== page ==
The first friend I met at my church in Nashville was Lynzy. She really does spell her name that way. We chatted briefly and I made my way out of the building, pretending that I might never come back, even though I knew I certainly would. Like my two-year-old niece and I winking across the table during dinner prayer, I was half in and half out. I missed my church in Texas, but I needed a home in Tennessee. I was eager for steady community, and I knew making friends would be vital.
Lynzy and I decided we should get dinner the following week. We sat down and talked for hours. But just as I started to let my guard down and sigh in relief that I’d made a friend, she looked at me and said she was about to graduate from nursing school. And she was moving. In about six weeks.
At this point, we had a choice. Give up or press in. I was new to town, and it might have been simpler to make friends with the people I would actually be around in the coming months — especially since I was still reeling from my recent move away from friends in Texas.
But we decided to make the most of it. We went to church and took communion side by side. We ate more meals together and shared stories. She told me she believed in my writing and I told her she was going to be an amazing nurse. And before we could blink, we were sitting in her empty apartment, eating the food that still lingered in the pantry, sipping hot chocolate and watching Harry Potter, surrounded by boxes. She then packed everything up and left.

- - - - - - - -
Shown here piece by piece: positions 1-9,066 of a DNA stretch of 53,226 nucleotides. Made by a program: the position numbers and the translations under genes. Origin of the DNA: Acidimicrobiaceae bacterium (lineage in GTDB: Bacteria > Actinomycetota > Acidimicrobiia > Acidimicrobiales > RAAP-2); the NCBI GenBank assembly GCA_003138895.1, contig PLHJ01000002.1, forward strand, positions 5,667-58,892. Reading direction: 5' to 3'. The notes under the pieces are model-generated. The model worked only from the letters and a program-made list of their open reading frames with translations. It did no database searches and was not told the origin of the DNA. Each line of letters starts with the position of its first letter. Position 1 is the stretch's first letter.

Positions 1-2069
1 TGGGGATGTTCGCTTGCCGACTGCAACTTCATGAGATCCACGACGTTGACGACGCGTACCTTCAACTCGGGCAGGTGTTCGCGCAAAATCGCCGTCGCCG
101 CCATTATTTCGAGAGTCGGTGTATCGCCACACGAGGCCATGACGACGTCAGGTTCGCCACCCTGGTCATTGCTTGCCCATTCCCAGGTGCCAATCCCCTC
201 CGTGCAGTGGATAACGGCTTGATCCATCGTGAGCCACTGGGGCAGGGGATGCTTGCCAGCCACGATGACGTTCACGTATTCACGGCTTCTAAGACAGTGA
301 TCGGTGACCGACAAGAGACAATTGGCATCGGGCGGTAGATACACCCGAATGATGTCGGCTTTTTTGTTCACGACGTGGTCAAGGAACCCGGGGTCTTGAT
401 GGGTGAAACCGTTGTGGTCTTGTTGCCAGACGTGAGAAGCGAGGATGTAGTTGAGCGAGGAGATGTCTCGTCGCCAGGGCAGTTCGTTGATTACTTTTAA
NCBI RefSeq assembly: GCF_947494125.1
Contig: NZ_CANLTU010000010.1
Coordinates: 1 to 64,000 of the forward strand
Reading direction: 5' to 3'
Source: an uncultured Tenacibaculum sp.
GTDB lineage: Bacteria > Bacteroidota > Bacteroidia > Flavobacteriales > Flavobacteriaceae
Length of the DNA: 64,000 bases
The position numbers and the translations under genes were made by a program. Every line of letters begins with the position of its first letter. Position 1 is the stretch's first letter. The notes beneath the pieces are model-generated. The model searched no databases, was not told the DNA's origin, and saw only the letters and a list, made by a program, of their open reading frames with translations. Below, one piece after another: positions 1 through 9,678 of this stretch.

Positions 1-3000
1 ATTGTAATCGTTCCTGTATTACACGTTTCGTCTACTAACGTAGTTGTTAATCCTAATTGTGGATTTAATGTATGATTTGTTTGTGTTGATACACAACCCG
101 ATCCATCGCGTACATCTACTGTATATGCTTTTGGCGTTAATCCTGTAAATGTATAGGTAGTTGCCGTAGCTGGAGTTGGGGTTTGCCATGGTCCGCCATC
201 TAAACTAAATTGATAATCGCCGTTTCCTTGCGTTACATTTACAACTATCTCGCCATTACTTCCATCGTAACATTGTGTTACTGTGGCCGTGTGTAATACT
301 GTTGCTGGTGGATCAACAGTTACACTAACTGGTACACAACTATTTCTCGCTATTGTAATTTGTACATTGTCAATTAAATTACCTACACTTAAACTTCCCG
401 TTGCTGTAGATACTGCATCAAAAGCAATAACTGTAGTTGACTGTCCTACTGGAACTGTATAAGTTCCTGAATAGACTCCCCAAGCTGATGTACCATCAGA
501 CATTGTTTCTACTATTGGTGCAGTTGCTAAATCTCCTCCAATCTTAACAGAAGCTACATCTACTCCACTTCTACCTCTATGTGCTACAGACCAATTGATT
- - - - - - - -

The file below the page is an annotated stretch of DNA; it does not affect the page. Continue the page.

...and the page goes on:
And through that, this is who I learned God to be: He’s a God who is kind and sees things through and aches for us to know that every ounce of investing in one another is never wasted.
Is it fleeting? Yes.
Should we give up? No.
Do we press in? Absolutely.
So many friendships are fleeting and we use that as an excuse to avoid them. We only want to invest in something that we know we’ll get a good return on. But the reality is that we never know how much time we have with any one person, so the best we can do is wildly love the ones we have while we have them.
It’s been years since I saw Lynzy in person. We still catch up every once in a while, and when we do get on the phone, there is a depth that simply wouldn’t have existed had we not been friends very much so on purpose. We waste a lot of time being choosy when what we need to do is to choose each other.
Hebrews 10:24-25 urges us to pursue community when it says, “And let us consider how we may spur one another on toward love and good deeds, not giving up meeting together, as some are in the habit of doing, but encouraging one another — and all the more as you see the Day approaching.”
So go. Make friends with someone who’s about to move. Introduce yourself to a stranger at church. Call your neighbor over and ask if they want to do dinner soon. Invest with purpose rather than the same tired conversations for years, not allowing a relationship to go deeper. You were made to be in community, so jump in with both feet.Leave a Comment